One of the statutory exemptions set out in the GDPR relates to third party information. It is clear that the right to receive information under a DSAR should not adversely affect the rights and freedoms of others. However, it is also clear that it is for the controller to ‘demonstrate that the rights or freedoms of others would be adversely affected ‘in the concrete situation’’, and that this ‘should not result in refusing the data subject’s request altogether; it would only result in leaving out or rendering illegible those parts that may have negative effects for the rights and freedoms of others.’ Ultimately this will require controllers to conduct a balancing exercise.
A couple of interesting points in relation to ‘rights and freedoms’ come out of the guidelines:
- that ‘rights and freedoms’ includes certain economic rights - trade secrets or intellectual property - and that they include ‘any other person or entity apart from the data subject who is exercising their right of access. Hence, the rights and freedoms of the controller or processor (trade secrets and intellectual property for example) might come into consideration’; and
- in relation to expansive and difficult DSARs in an employment context, that ‘the right to confidentiality of correspondence has to be taken into account, for example with regard to private e-Mail-correspondence in the employment context.’
However, while these statements can certainly be interpreted in a data-controller friendly way, ‘it is important to note that not every interest amounts to ‘rights and freedoms’ […] For example, economical interests of a company not to disclose personal data are not to be taken into account… as they are not trade secrets, intellectual property or other protected rights.’
The application of these principles will also need to be considered carefully depending on the particular facts of each request.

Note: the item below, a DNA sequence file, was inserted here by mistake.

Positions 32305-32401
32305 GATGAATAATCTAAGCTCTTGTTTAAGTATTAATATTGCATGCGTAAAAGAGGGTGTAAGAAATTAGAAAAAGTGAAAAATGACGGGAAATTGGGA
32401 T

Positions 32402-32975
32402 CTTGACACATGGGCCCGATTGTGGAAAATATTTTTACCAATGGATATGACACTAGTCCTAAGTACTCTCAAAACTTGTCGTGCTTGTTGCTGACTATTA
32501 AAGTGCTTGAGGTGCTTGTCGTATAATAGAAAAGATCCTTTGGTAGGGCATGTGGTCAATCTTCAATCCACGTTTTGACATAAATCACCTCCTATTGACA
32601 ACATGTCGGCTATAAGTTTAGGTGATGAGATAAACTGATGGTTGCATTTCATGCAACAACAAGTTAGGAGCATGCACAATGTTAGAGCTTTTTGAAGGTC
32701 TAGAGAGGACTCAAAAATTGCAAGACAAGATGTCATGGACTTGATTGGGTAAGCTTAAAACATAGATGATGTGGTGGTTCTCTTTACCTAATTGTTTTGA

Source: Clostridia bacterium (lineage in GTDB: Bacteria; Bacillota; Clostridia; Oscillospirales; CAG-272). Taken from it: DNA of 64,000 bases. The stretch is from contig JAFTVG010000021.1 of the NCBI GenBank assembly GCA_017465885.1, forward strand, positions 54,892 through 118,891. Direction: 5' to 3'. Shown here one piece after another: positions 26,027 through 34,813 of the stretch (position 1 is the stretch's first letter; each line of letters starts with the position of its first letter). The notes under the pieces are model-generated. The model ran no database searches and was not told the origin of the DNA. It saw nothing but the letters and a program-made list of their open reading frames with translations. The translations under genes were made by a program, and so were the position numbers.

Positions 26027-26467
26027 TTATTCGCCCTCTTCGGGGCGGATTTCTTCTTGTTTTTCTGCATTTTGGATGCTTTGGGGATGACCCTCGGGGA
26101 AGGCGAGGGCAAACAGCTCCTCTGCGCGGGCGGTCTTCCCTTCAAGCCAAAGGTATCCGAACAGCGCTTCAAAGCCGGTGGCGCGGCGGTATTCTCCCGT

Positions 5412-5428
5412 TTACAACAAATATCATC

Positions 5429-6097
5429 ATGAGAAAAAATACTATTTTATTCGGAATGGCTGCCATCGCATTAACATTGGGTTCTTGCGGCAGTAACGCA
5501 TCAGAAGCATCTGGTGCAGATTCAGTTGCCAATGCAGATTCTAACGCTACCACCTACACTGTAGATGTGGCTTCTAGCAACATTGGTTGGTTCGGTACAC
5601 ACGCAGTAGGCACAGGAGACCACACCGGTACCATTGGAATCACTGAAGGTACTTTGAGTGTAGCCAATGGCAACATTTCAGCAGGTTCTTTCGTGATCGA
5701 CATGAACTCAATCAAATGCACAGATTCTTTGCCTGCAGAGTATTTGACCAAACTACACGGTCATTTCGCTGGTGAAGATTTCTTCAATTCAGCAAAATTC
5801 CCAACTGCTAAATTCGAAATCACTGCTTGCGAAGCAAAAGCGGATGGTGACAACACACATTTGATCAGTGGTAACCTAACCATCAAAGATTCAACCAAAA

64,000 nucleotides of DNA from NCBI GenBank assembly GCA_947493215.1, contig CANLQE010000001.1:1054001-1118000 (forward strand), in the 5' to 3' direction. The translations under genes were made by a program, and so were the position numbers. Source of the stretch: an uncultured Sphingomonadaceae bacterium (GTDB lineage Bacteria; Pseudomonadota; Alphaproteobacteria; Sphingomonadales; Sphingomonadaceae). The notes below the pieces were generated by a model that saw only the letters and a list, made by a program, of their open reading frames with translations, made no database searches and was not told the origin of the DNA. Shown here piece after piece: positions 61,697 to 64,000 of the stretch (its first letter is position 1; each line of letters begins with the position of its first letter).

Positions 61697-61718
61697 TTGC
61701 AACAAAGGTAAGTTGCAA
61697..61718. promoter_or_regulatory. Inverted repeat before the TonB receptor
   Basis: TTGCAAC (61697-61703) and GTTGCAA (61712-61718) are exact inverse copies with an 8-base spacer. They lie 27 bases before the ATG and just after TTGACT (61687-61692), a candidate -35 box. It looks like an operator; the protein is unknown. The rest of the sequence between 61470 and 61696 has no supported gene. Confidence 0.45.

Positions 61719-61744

Excessive or unreasonable?
Outside of information relating to others, controllers can reject requests that are manifestly unfounded or excessive, or charge a reasonable fee for such requests.
The EDPB guidelines are clear that these concepts have to be interpreted narrowly and that it will be for the controller to demonstrate the manifestly unfounded or excessive character of a request.
Scale alone is not going to cut it in terms of relying on these exemptions: ‘The fact that it would take the controller a vast amount of time and effort to provide the information or the copy to the data subject cannot on its own render a request excessive.’
History is also not necessarily to be taken into account: ‘A controller should not presume that a request is manifestly unfounded because the data subject has previously submitted requests which have been manifestly unfounded or excessive or if it includes unobjective or improper language.’
The guidelines specify that ‘a request should not be regarded as excessive on the ground that:
- no reasons are given by the data subject for the request or the controller regards the request as meaningless;